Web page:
Fig. 6 shows the zero-sequence network of Fig. 1 for a singleline-to-ground fault at F1. When the neutrals are grounded

DAS: GROUND FAULT PROTECTION FOR BUS-CONNECTED GENERATORS IN AN INTERCONNECTED 13.8-kV SYSTEM

457

Fig. 6. Zero-sequence network for a single-line-to-ground fault at F1 in Fig. 1.

and in zigzag transformers is not a proper current polarization


source [10].
This is obvious when the zero-sequence impedance connections of these transformers are examined. With these classic
relays, the sequence quantity for each application must be
selected for the application.
Modern ground directional relays (GDRs) consist of a combination of three directional elements, namely:
1) zero-sequence current polarized;
2) negative-sequence voltage polarized;
3) zero-sequence voltage polarized.

Fig. 5. (a) Sequence current flows for a single-line-to-ground fault.


(b) Interconnections of sequence impedances.

through resistances, these impedances predominate, and all


other sequence impedances can be ignored in the calculations.
Thus, the ground fault current anywhere in the 13.8-kV system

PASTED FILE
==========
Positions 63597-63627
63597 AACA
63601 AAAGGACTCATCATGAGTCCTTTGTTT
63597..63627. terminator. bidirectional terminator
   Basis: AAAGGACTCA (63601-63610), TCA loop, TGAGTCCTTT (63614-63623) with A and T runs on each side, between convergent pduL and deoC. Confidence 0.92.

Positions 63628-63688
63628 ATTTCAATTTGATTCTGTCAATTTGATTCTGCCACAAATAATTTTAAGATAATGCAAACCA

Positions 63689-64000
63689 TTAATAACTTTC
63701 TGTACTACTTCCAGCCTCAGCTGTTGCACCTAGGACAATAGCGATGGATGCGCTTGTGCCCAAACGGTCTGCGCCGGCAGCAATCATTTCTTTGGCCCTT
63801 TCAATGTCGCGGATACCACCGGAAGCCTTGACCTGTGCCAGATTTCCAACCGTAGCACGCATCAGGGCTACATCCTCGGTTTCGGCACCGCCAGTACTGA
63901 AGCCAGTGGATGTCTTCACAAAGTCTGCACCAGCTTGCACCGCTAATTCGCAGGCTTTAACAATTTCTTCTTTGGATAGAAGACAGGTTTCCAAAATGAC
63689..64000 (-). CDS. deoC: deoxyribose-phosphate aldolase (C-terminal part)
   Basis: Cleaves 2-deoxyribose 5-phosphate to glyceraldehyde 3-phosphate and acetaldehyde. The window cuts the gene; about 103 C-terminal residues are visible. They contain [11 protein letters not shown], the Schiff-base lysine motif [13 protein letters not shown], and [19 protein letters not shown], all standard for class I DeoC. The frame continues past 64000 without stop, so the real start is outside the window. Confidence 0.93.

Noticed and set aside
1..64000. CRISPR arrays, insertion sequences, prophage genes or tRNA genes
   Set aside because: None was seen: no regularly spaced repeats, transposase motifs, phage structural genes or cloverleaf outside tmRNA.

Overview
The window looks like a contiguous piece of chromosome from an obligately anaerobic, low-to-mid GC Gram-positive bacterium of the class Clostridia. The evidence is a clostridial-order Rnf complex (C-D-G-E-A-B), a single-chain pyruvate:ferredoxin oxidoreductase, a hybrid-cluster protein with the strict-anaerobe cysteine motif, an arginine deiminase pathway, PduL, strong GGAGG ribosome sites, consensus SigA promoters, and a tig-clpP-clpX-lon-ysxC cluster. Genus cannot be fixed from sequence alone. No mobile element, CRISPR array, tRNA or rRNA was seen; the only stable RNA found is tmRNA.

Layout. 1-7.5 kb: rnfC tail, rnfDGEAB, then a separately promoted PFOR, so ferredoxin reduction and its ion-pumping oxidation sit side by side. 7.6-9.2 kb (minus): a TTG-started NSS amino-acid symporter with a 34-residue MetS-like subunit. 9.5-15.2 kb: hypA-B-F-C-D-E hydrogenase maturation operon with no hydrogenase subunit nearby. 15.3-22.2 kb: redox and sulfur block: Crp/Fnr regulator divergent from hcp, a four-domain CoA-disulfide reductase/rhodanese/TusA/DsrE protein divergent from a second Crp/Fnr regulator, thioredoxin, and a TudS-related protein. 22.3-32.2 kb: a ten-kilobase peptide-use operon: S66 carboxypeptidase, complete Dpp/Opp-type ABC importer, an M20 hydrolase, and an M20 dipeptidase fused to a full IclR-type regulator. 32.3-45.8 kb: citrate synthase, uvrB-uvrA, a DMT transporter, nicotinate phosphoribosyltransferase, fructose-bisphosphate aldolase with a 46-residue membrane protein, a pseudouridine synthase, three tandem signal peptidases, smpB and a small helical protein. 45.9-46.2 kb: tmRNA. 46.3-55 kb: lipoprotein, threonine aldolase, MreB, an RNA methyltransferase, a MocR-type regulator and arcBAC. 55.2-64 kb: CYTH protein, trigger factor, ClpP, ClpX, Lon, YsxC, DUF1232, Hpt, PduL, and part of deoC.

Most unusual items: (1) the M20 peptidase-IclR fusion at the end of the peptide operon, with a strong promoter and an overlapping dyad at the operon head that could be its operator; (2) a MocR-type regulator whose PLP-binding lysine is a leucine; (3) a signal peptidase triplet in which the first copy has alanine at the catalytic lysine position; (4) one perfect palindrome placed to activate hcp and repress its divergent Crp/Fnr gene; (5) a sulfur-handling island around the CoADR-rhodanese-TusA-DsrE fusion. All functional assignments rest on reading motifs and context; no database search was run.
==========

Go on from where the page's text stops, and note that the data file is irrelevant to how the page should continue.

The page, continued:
is 500 A, and a rigorous computer calculation with all the
sequence impedances modeled shows only a minor difference;
i.e., a fault at bus 1 gives 499-A ground fault current, and
the sequence impedances in per unit at 100-MVA base are as
follows:
Z0 = 2.5116 + j0.0290
Z1 = 0.0005 + j0.0233
Z2 = 0.0008 + j0.0221.

(5)

Directional elements use a reference against which the


quantities are compared; this reference is also known as the
polarizing quantity. These references are either zero-sequence
or negative-sequence quantities. With mutual inductance problems between transmission lines, use of negative-sequence
quantities provides further security.
Classic relays used current or voltage polarization or both,
which are derived from external sources. Fig. 7 shows an
open-delta-connected potential transformer (PT) for voltage
polarization of the directional element.
A proper source for the external current polarization is
required. While a CT in the neutral circuit of a deltawye